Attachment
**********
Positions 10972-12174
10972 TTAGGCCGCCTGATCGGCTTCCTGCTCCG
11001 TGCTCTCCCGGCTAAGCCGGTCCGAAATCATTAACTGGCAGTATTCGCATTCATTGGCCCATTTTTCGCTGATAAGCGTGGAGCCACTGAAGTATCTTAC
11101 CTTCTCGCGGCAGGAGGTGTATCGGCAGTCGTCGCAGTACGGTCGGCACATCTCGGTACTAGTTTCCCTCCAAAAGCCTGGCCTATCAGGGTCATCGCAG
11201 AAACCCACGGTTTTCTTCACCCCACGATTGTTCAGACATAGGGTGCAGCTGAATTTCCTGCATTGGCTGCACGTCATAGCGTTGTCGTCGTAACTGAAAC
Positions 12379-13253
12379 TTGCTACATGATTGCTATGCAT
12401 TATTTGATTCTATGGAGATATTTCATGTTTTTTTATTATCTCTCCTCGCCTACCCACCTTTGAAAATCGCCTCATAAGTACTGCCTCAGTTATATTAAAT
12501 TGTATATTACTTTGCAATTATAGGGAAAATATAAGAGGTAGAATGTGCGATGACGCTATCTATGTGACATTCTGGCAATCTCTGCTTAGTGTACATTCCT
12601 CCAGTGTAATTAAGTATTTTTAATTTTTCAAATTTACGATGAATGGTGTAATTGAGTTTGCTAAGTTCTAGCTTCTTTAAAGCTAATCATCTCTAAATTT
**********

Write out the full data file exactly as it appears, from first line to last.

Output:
Positions 10972-12174
10972 TTAGGCCGCCTGATCGGCTTCCTGCTCCG
11001 TGCTCTCCCGGCTAAGCCGGTCCGAAATCATTAACTGGCAGTATTCGCATTCATTGGCCCATTTTTCGCTGATAAGCGTGGAGCCACTGAAGTATCTTAC
11101 CTTCTCGCGGCAGGAGGTGTATCGGCAGTCGTCGCAGTACGGTCGGCACATCTCGGTACTAGTTTCCCTCCAAAAGCCTGGCCTATCAGGGTCATCGCAG
11201 AAACCCACGGTTTTCTTCACCCCACGATTGTTCAGACATAGGGTGCAGCTGAATTTCCTGCATTGGCTGCACGTCATAGCGTTGTCGTCGTAACTGAAAC
Positions 12379-13253
12379 TTGCTACATGATTGCTATGCAT
12401 TATTTGATTCTATGGAGATATTTCATGTTTTTTTATTATCTCTCCTCGCCTACCCACCTTTGAAAATCGCCTCATAAGTACTGCCTCAGTTATATTAAAT
12501 TGTATATTACTTTGCAATTATAGGGAAAATATAAGAGGTAGAATGTGCGATGACGCTATCTATGTGACATTCTGGCAATCTCTGCTTAGTGTACATTCCT
12601 CCAGTGTAATTAAGTATTTTTAATTTTTCAAATTTACGATGAATGGTGTAATTGAGTTTGCTAAGTTCTAGCTTCTTTAAAGCTAATCATCTCTAAATTT